‘I made you look like a prince on the outside, but I didn’t change anything on the inside’
‘We’re all family here.’
‘We’re all family here.’
“Our team is the elite of the elite.”
“What we lost in the fire, we found in the ashes.”
To begin with, a confession. I’ve not actually seen 1960 original of ‘The Magnificent Seven’ (I type this whilst wearing an expression of utter chastisement)… So this review will be unique as I won’t be comparing the two films but writing about this version on its own merit (she types whilst hiding desperately in the hope of not losing her wannabe film critic status!) Now we can begin!
In 1870’s American corrupt industrialist and baron Bartholomew Bart (Sarsgaard) is determined to takeover the mining town of Rose Creek. An impromptu meeting results in the death of many town’s people, including the husband of Emma Cullen (Bennett). She’s determined to save her town and get revenge for her husband’s murder so calls upon the help of bounty hunter Sam Chisolm (Washington) who brings together a group of gunslingers to help him.
Where this film excels is in providing fun. Whilst utilising a diverse cast it still uses the cliches we’d expect from a Western and plays around with them. We’ve got the gambler, the sharpshooter, a knife-wielding assassin, a tracker, a warrior and an outlaw being fronted by an officer of the law. They all say and do the things we’d expect them to do, yet the film and the actors themselves do this so successfully that we end up being unable to resist the charm of the whole affair. The cast are all fantastic and truly bring their characters to life.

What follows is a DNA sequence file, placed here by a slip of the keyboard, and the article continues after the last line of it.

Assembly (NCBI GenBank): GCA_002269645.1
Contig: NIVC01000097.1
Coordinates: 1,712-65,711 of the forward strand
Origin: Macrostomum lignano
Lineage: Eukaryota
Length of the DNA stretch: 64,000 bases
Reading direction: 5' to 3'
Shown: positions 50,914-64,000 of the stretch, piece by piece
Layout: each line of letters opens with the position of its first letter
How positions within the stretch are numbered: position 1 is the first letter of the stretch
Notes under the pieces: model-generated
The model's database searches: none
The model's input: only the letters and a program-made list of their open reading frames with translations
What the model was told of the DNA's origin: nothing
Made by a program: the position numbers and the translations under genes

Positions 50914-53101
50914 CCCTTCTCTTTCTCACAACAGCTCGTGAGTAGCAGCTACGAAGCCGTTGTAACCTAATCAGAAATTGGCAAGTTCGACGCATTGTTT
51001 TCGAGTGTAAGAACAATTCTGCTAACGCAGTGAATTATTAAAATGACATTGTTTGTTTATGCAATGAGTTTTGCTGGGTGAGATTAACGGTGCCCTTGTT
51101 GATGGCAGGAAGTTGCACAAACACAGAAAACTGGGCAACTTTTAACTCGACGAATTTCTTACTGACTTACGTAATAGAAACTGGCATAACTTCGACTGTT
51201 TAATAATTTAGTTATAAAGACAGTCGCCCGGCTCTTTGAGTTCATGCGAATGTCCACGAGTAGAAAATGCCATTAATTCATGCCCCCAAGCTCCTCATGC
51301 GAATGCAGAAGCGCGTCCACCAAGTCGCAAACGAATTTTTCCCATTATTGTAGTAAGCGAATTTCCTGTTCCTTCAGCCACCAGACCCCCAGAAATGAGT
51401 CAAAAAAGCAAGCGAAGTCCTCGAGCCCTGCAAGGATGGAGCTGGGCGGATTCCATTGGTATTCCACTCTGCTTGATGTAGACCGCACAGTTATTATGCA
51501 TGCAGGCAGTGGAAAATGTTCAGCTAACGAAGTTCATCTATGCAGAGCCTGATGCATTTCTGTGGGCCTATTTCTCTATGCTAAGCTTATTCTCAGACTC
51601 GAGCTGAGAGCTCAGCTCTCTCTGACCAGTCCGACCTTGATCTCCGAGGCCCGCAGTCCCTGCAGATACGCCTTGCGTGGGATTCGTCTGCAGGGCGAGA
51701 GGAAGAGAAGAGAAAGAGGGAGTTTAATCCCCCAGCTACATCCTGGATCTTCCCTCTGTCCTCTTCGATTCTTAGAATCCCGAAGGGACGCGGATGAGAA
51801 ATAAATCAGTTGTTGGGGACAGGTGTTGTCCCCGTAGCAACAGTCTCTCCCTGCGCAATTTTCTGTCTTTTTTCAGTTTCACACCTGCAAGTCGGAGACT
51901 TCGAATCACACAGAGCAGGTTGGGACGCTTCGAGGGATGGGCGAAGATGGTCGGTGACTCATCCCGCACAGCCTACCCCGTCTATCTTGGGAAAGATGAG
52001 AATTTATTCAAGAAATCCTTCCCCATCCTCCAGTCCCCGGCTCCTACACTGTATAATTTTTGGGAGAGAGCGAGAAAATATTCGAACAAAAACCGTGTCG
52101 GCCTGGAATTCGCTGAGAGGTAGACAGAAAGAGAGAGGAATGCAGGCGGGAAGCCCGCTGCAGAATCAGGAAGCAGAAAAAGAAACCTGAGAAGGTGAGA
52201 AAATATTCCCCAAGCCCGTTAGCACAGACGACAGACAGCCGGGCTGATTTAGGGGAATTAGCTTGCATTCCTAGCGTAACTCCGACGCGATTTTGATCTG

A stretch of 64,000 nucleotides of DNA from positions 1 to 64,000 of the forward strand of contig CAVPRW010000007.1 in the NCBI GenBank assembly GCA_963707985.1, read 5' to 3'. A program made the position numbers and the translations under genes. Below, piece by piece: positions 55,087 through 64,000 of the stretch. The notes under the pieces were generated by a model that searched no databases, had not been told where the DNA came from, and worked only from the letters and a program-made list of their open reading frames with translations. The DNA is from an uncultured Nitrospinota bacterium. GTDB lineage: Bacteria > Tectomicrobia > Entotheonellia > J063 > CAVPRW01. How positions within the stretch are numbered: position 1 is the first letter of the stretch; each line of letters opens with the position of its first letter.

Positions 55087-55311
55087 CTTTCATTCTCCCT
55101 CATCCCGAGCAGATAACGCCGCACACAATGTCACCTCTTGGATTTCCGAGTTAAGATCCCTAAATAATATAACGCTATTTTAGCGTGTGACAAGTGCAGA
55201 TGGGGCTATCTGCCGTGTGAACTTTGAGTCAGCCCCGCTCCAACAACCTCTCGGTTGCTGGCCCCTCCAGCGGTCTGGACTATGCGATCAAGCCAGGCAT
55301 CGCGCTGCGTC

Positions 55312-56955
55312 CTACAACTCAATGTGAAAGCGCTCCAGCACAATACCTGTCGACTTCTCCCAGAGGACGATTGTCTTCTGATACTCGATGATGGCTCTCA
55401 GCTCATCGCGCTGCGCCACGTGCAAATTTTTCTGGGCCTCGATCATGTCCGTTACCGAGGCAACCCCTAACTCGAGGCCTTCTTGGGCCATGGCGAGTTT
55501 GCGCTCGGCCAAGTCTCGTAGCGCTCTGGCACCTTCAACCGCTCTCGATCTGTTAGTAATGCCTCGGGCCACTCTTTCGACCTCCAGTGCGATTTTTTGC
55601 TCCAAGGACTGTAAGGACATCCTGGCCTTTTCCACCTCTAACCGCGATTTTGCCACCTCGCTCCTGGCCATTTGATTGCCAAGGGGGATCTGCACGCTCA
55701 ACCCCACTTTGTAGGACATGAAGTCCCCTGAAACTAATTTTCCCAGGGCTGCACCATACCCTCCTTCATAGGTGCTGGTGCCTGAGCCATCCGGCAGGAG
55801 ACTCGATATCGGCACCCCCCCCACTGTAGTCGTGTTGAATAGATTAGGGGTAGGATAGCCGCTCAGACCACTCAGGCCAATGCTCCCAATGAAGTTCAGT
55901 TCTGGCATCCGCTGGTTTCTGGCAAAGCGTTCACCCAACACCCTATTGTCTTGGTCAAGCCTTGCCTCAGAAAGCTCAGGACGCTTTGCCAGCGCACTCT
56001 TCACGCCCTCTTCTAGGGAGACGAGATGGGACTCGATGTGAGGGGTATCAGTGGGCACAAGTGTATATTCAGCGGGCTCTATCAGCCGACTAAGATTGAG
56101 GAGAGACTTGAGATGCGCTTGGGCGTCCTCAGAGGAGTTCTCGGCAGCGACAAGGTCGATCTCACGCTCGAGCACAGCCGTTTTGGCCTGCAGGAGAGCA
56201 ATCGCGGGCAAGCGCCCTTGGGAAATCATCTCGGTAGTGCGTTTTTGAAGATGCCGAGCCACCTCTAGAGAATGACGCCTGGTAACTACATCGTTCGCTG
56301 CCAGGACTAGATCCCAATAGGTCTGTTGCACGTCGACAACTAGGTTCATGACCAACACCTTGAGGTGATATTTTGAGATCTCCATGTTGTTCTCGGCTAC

Washington provides a winning performance as a man closed-off and haunted by his past, determined to get the revenge he has been seeking for decades.Hawke and Lee make for an excellent double act and have an instantaneously excellent rapport. Garcia-Rulfo has an intriguing charisma, although rarely at the centre front you are constantly aware of his presence. Sensmeier is superb as the Comanche warrior who says little but does a lot. D’ Onofrio ends up being very sweet as Jack Horne, a ‘bear in people’s clothes’. MVP has to be Chris Pratt providing another charmer you hate-to-love. He’s as watchable as ever (just look at that face and tell me otherwise) and provides some of the best gags.
There’s something endearingly old-fashioned about the movie – the characterisation, the lack of any blood whatsoever and the representation of violence. Most exchanges end up with a lot of death which the film doesn’t ponder the morality of. In fact the film goes for the ‘guns are cool’ approach which somewhats conflicts with the more modern elements of the show.
Whether this remake ‘needed’ to happen is not being debated here (as I cannot do so due to my ineptitude as a film person!) However it’s a more than entertaining thriller and it’s a true pleasure to see some old-fashioned heroes on the big screen. There’s a whole lotta charm if not quite magnificence in this throwback to old school Hollywood.
Country:USA Year: 2016 Run time: 132 minutes
The Magnificent Seven opened in UK cinemas on September 23rd.
It’s really a Bare Necessity that you see it!
For reasons somewhat unknown and potentially puzzling for many fans, Disney has decided to make a series of live-action versions of their animated classics. Apparently there are even 15 currently being planned. If they are all even half as good as this one then it’s not something to worry over. The Jungle Book (2016) is a marvelously wonderful adaptation that is both true to the original 1968 film yet with enough of its own nuances for a fresh-feel.